Thrilled former student to conduct


University of Otago music lecturer, conductor and composer Peter Adams is thrilled that former student Tecwyn Evans will conduct the world premiere of his work Huriawa during tomorrow’s Dunedin Symphony Orchestra concert.

The piece will be performed in celebration of Matariki in the orchestra’s “Tecwyn, Terence and Tom – Celebrating Matariki” concert at the Dunedin Town Hall.

The concert continues the DSO’s focus on highlighting its connections with the talented staff and alumni of the University of Otago in its 150th year.

As such, it features Evans and Adams, along with pianists Terence Dennis and Tom McGrath performing Poulenc’s extraordinary Concerto for Two Pianos.

Adams’ piece, which has the full title Huriawa: prelude and variations for orchestra, was inspired by time spent at the Ngai Tahu pa site in Karitane, renowned for its cliffs, blowholes and turbulent water.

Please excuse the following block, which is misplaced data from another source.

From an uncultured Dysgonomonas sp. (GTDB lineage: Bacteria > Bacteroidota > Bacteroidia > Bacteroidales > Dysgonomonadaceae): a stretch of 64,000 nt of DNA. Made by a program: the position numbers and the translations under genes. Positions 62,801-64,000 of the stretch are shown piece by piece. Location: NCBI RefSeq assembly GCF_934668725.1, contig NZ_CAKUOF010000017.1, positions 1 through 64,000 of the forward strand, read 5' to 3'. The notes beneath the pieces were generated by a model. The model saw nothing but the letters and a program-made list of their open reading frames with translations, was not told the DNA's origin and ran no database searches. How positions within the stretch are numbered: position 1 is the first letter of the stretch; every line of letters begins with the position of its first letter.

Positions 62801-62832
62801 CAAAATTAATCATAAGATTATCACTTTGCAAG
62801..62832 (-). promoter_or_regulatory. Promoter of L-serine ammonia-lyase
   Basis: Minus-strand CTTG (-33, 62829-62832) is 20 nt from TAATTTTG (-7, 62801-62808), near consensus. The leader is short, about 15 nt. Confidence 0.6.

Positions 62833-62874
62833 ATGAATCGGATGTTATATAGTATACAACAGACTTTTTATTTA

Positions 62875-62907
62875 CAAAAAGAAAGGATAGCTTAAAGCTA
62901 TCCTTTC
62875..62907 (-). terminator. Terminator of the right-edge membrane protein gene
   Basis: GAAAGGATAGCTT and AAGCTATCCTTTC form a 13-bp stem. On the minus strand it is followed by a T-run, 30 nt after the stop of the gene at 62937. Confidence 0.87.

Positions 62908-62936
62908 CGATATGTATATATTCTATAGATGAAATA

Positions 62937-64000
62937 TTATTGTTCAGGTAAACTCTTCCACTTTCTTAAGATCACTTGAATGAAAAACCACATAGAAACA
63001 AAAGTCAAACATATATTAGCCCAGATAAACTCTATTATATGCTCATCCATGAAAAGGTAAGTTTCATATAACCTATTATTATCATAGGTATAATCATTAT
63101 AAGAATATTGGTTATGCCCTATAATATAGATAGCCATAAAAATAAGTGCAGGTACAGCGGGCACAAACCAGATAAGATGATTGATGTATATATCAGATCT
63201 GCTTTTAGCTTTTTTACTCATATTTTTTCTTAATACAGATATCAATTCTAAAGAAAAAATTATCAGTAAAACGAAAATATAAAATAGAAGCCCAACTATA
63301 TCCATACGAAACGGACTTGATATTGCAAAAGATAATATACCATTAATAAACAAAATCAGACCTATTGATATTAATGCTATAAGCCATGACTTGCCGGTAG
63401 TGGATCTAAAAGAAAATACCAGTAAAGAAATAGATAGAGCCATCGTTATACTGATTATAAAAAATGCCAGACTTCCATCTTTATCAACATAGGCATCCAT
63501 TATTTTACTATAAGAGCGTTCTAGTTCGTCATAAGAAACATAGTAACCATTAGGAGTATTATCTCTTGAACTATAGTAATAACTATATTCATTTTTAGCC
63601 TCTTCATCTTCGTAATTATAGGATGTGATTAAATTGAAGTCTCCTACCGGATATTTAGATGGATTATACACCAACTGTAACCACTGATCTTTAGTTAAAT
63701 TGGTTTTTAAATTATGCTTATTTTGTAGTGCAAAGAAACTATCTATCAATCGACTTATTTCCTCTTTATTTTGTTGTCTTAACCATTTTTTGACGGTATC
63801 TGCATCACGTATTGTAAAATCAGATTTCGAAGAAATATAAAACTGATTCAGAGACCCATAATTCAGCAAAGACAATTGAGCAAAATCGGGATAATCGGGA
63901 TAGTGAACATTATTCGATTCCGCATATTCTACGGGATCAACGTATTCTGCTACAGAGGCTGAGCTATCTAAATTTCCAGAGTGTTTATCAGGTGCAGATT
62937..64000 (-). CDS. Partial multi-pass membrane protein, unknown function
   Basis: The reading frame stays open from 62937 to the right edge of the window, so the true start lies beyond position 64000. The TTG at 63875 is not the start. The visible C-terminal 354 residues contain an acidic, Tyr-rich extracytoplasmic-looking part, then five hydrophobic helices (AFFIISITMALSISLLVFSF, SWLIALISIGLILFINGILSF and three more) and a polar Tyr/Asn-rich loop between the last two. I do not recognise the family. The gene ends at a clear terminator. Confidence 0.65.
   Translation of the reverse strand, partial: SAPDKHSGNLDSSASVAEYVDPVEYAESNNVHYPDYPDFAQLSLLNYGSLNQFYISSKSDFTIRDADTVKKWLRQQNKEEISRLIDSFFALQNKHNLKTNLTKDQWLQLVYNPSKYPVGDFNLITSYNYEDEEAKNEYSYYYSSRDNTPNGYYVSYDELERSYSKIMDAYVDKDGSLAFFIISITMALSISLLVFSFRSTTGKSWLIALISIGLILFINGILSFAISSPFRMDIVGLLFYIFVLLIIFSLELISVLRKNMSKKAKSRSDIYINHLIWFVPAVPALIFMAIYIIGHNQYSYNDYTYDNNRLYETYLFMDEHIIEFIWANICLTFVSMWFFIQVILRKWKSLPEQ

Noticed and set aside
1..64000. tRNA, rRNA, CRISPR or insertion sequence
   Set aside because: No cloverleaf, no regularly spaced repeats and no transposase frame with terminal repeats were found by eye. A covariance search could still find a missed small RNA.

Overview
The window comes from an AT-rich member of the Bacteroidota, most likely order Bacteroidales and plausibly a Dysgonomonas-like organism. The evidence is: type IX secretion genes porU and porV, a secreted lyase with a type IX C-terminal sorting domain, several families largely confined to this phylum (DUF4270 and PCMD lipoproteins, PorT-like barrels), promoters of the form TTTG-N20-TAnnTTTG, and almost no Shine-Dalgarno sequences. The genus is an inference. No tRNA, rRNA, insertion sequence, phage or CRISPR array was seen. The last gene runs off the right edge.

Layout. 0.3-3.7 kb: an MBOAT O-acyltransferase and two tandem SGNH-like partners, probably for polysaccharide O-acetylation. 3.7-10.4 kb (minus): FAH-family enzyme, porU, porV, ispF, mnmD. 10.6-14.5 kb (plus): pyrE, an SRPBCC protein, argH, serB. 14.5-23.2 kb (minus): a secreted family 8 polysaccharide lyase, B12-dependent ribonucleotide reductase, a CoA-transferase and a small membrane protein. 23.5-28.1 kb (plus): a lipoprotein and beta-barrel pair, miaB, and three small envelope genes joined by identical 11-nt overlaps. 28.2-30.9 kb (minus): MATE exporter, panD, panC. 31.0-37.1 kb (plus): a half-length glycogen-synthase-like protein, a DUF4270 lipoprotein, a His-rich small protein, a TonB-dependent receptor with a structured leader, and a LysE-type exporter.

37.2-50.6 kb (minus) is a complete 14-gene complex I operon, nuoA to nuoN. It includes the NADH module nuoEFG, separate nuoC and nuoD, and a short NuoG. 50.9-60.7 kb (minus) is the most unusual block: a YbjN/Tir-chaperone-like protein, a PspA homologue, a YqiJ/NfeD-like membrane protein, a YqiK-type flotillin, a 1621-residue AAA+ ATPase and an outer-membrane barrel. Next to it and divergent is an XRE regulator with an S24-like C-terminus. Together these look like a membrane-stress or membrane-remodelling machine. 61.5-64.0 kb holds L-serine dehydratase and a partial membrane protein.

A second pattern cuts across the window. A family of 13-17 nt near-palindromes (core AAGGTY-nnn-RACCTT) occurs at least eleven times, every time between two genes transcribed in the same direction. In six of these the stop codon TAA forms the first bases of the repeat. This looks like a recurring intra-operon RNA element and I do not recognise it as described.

“I have tried to capture that sense of movement, turbulence and calm, along with using some filmic language,” Adams said.

And, after many years of working with brass, woodwind and percussion instruments, he has ensured those sections of the orchestra have opportunities to shine.

Huriawa has been awaiting the right time for its premiere, and Adams is pleased it will feature in tomorrow’s concert.

“I’m thrilled that Tecwyn will be conducting the piece. He is a wonderful example of the talented new generation and is a safe pair of hands,” Adams said.

Because of other commitments, Adams hasn’t been able to attend rehearsals of Huriawa, so he is looking forward to “sitting back and enjoying the music”.

Alongside his own work, Adams is also delighted that Friday’s concert will feature the “rare treat” of Poulenc’s Concerto for Two Pianos, along with Brahms’ Symphony No 3.

“Because of the need to arrange two matching pianos for the Poulenc concerto, it is a difficult piece to stage, so it will very good to hear it played by Terence and Tom.

“It is a charming, witty and quirky piece, not meant to be taken too seriously, and it will give them a chance to show their virtuosity.”

Brahms’ Symphony No 3, with its lyricism and lovely melodic passages, would round out the celebratory nature of the concert nicely, he said.